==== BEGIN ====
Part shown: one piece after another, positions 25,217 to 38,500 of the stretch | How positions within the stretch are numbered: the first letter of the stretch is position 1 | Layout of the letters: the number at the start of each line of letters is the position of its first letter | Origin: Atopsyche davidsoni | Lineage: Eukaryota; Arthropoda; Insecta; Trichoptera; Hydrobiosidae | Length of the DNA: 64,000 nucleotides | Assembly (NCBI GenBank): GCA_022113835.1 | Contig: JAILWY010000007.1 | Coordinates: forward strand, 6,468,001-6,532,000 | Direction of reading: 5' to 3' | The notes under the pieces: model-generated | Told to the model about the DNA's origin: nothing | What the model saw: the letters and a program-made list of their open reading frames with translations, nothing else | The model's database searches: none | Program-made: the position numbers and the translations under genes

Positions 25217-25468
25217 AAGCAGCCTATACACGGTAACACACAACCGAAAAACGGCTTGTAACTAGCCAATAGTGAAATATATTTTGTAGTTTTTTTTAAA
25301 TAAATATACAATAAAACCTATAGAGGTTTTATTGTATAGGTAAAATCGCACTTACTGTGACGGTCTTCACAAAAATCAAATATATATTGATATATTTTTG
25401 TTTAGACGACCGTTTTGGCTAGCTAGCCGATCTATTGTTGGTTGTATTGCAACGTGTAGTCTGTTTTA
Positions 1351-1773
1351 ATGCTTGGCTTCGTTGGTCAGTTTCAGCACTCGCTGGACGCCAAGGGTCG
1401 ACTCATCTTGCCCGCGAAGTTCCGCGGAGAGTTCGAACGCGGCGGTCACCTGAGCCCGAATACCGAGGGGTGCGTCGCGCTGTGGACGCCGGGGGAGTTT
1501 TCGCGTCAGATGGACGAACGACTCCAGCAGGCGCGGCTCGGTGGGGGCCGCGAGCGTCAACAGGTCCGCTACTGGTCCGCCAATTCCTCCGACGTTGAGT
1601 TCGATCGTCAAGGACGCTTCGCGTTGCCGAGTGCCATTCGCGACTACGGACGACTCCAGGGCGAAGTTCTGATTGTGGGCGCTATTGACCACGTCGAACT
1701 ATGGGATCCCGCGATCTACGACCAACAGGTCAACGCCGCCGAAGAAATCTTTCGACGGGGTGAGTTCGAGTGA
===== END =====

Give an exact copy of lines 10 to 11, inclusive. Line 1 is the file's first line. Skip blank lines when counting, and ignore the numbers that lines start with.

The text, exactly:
1601 TCGATCGTCAAGGACGCTTCGCGTTGCCGAGTGCCATTCGCGACTACGGACGACTCCAGGGCGAAGTTCTGATTGTGGGCGCTATTGACCACGTCGAACT
1701 ATGGGATCCCGCGATCTACGACCAACAGGTCAACGCCGCCGAAGAAATCTTTCGACGGGGTGAGTTCGAGTGA